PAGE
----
It had been widely expected that Smith would schedule the special elections for April 24, the same day as the primary election. Winners in the special election would serve out the year but still need to win the November general election to claim a full two-year term starting next January. Smith has not acted on the matter.
* Through a spokesman, Smith said he must wait until the new reapportionment plan is created and approved by the Supreme Court before moving on the vacant House seats.
"Speaker Smith is mindful of the impact this situation has on citizens who live in these vacant districts and the potential financial impact it has on the counties who clearly would prefer to hold the specials on the same date as the primary"," his spokesman, Steve Miskin said. "These concerns are clear and valid, but the law is equally clear in that he does not have authority to issue a writ until a final plan has the force of law."
Three of the House seats representing Philadelphia are vacant because of resignations. Jewell Williams [197th District in North Philly] became Philadelphia's sheriff. Kenyatta Johnson [186th District in South Philly] and Denny O'Brien [169th District in Northeast Philly] resigned to take seats on City Council.
The original reapportionment plan moved the 169th seat to York County but it came back to the city when the Supreme Court's action effectively reset the district lines to where they were drawn in 2001. The state redraws those lines every 10 years, based on the latest U.S. Census information.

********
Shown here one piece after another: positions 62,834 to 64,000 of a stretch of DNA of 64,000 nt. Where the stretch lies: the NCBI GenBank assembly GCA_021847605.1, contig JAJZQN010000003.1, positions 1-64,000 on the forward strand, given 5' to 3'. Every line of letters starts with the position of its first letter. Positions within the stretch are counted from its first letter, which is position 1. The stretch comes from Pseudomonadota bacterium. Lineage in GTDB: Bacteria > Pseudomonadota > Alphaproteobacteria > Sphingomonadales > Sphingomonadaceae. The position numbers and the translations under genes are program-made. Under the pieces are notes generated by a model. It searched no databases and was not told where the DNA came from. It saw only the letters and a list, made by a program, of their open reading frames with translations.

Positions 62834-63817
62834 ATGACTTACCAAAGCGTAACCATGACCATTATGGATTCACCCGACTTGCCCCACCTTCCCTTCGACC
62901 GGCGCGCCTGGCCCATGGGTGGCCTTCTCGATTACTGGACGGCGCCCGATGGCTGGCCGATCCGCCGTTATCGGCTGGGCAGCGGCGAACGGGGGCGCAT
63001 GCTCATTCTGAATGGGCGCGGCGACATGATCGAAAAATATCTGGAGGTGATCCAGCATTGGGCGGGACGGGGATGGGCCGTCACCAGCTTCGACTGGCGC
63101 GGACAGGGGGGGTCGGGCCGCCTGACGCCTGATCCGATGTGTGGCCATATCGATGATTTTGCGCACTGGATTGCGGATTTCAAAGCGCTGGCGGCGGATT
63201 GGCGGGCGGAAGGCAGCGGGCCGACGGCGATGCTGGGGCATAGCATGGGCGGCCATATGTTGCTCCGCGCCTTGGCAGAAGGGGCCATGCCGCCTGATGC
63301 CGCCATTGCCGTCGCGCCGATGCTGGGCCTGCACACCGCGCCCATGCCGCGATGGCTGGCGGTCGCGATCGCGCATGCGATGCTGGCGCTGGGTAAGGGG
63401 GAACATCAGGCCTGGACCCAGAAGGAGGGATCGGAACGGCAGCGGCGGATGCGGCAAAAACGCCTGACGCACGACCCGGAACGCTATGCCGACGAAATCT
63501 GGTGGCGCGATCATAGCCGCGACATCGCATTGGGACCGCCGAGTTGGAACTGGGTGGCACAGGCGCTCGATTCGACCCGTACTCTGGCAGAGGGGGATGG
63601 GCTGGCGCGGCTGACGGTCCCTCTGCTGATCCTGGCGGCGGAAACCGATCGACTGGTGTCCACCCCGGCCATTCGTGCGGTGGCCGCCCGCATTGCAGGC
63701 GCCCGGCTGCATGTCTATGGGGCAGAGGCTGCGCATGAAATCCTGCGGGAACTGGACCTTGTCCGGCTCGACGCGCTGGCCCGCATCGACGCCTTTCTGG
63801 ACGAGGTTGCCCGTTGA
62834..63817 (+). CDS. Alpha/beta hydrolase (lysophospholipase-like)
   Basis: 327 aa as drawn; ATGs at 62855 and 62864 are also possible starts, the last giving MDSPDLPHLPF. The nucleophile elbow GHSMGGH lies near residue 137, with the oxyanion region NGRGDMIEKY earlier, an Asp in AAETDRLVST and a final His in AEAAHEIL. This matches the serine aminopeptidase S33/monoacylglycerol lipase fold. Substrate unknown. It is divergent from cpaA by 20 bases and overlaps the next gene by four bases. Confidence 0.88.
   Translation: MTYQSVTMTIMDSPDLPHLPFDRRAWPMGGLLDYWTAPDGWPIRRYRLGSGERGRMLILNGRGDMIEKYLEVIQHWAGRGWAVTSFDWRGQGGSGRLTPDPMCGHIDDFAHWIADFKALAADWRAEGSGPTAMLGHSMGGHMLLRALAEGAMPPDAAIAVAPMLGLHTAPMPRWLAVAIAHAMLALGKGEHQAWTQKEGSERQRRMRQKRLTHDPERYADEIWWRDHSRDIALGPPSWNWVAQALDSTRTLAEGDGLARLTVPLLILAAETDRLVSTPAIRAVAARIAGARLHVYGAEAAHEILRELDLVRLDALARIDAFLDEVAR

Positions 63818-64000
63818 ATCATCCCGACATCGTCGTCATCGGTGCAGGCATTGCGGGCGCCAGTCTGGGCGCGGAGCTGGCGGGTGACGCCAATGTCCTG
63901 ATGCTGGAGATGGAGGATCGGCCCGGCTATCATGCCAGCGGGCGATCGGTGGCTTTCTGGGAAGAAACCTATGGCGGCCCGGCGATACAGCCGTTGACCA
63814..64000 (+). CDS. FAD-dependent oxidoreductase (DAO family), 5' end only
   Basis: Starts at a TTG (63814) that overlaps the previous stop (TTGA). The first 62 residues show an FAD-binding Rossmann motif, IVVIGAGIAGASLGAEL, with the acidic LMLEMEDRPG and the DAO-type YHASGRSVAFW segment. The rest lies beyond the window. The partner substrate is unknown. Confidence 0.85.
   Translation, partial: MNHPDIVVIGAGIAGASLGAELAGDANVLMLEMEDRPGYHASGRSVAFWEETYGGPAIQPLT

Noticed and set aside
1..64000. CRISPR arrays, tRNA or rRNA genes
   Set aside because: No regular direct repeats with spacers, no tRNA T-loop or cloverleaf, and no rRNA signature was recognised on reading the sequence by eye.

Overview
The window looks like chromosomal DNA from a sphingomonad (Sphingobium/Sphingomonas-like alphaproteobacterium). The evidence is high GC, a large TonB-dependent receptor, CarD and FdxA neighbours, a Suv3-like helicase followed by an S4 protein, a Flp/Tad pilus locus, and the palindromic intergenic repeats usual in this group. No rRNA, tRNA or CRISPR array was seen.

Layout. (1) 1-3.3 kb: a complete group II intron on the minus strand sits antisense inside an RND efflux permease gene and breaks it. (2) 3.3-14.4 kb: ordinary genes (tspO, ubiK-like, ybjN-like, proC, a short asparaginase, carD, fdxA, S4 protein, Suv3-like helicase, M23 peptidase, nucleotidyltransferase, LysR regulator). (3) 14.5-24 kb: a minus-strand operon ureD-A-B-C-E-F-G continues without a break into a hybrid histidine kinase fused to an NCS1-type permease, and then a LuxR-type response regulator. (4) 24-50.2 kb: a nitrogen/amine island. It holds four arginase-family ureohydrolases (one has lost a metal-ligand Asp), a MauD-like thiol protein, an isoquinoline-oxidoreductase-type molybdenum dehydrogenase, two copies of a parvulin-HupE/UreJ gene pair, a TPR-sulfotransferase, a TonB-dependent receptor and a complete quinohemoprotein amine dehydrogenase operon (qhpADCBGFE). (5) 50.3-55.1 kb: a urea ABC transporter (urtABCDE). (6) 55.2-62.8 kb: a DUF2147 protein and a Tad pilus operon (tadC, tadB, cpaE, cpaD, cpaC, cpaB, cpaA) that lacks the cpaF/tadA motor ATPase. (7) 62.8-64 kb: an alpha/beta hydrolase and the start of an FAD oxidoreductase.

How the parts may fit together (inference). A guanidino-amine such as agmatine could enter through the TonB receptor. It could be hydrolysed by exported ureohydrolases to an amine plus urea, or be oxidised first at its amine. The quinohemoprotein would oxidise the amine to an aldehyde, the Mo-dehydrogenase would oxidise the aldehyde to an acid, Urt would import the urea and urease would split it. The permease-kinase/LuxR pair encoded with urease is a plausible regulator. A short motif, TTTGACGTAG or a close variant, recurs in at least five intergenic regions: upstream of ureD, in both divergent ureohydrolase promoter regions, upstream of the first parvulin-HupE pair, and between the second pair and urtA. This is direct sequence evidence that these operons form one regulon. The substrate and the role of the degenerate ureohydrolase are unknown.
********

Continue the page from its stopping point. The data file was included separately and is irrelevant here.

* This post was amended Saturday morning with these comments.
The Quarterly City Manager’s Report, released Wednesday shows the city may wind up spending more for unemployment compensation and in overtime costs for crime-fighting projects like Operation Pressure Point.
According to the report, the city projects it will spend $22 million more than the Target Budget and $4 million more than the budget adopted by City Council.
The Police Department projects it will spend $2.5 million more in overtime due to Occupy Philly ($1.5 million), the movement against corporate greed and Operation Pressure Point ($1 million), a citywide program launched in 2008 to focus on crime hot spots.
Occupy Philly protesters were evicted from City Hall’s Dilworth Plaza on Nov. 30. Construction of Dilworth Plaza began recently for the project which includes an ice-skating rink and a café.
Meanwhile, the Fire Department projects it will spend $4 million more than expected due to higher overtime costs due in part to no new firefighter class and an increase in the number of fire fighters injured on duty.
Landlords are fuming over PGW lien policy.
And in this week’s Clout, the Streets are at odds and we bid farewell to Council’s longtime spokesman Tony Radwanski: a class act.
Prayers are answered for 10 Catholic Schools.
A South Philly mom was shot dead in her home.